Optimist or opportunist?
Peter Maenhout (Gimv) on the financial tension between entrepreneurs and investors
Recent research by Veroniek Collewaert, Professor of Entrepreneurship, has shown that entrepreneurs’ over-optimism towards a possible investor cannot always be put down to an ‘enthusiastic belief in their business’. Sometimes prognoses are deliberately presented in an excessively rosy light. Peter Maenhout, the Head Connected Consumer at our Chair Partner Gimv, the regional investment company in Flanders, explains: ‘Just give us the “raw data” of an entrepreneur who knows his market.’
According to Professor Collewaert: ‘A manager in search of an investor is expected to make a prognosis for his business’ growth potential. The exchange of information between managers and investors turns out to be inaccurate in many cases: the prognoses are invariably extremely optimistic.’
Divide by ten
This over-optimism clearly has an effect on a potential investor’s attitude. Professor Collewaert continues: ‘The investor will automatically factor in the necessary reserves for these prognoses. Or, as the American venture capitalist Guy Kawasaki puts it: “If I obtain a prognosis like that, I divide it by ten.” That is a cliché, of course, but it does say something about the tension between entrepreneurs and investors.’
‘The tension is definitely there,’ Peter Maenhout confirms. ‘Kawasaki is a venture capitalist who mainly invests in young tech companies, of course. Companies that operate in a market that still has to be created, where there is a lot of uncertainty and business plans can be taken in many directions. In that light, “dividing by ten” is probably realistic. But that figure is exaggerated if we are talking about an entrepreneur who operates in a mature market or if we are looking at the buy-out segment.’
Naïve or manipulative?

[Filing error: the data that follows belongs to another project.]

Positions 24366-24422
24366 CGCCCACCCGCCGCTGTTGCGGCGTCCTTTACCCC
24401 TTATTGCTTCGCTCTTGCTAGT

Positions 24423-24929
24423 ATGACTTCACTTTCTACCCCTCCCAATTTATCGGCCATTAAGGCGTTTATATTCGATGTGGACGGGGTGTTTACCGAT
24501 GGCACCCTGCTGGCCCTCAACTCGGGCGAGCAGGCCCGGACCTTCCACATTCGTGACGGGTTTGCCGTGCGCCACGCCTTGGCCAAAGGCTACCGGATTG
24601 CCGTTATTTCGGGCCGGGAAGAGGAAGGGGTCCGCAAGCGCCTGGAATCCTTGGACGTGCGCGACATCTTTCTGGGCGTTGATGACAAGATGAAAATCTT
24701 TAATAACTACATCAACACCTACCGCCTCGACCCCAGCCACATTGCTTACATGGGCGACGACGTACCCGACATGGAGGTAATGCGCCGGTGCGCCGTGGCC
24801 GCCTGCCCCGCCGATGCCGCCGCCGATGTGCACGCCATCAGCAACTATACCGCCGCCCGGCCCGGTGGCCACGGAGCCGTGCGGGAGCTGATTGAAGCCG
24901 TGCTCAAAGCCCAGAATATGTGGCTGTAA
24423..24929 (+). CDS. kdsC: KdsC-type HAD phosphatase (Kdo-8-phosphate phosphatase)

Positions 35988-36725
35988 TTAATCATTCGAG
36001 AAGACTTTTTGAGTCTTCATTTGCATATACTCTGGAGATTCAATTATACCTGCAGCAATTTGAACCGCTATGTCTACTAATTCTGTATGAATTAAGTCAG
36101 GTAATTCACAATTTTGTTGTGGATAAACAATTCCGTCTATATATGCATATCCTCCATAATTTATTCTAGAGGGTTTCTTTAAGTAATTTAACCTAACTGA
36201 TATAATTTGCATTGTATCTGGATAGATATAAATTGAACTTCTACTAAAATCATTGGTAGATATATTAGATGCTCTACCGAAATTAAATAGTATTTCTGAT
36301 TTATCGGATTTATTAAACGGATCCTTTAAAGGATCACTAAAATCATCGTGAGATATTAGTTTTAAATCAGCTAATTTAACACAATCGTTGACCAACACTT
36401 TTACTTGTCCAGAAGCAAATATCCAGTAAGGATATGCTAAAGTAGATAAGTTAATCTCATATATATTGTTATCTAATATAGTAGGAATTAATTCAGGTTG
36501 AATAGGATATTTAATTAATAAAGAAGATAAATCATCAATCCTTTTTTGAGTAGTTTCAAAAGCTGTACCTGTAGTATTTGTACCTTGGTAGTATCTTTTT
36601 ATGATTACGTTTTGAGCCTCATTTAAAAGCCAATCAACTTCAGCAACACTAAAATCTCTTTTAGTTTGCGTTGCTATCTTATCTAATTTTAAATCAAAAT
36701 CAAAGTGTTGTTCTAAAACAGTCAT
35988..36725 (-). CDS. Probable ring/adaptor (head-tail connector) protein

Professor Collewaert is also conducting research into the underlying motives for this over-optimism. ‘We can distinguish two profiles: on the one hand, there is the entrepreneur as a naïve optimist. These are often people who have founded the business by themselves, are younger and have a closer connection to their business (e.g. through shares). In their negotiations with investors, the common goal will take precedence.
On the other hand, there is the entrepreneur as an opportunist. These people have not set up the company by themselves; they are older and see the investor merely as a money machine that they can take advantage of. This opportunistic attitude is often indicated by the “horizon problem”: people with a shorter career in mind are less concerned with the consequences for their reputation.’
Veroniek Collewaert, Professor of Entrepreneurship, Vlerick: ‘The “horizon problem” is sometimes an issue with older entrepreneurs.’
Does Gimv also see these two profiles in practice? Peter Maenhout confirms that it does. ‘That opportunistic attitude certainly exists. And it is often coupled with gigantic spreadsheets that show exaggerated results. The most sophisticated business plans are not always the most honest,’ he adds with a wink, ‘but it is our task to see through them. Just give us the raw data of an entrepreneur who knows his market. Someone like that is the perfect sparring partner, enabling us to draw up a realistic growth process together, even if that requires more capital than initially anticipated - capital is not something we are short of. Are there other ways of approaching the market (such as an omnichannel rather than an ordinary shop)? Can we move upstream or downstream in the production chain? That is Gimv’s raison d’être: putting those disruptive ideas out there and adjusting ambitions upwards where it is opportune to do so.’
Peter Maenhout, Head Connected Consumer, Gimv: ‘The most sophisticated business plans are not always the most honest.’
In 2015, 1300 entrepreneurs applied to Gimv for investment capital. Twelve of them got the go-ahead, corresponding to a total investment of 130 million euros.
Also read ‘Family companies more open to private equity’.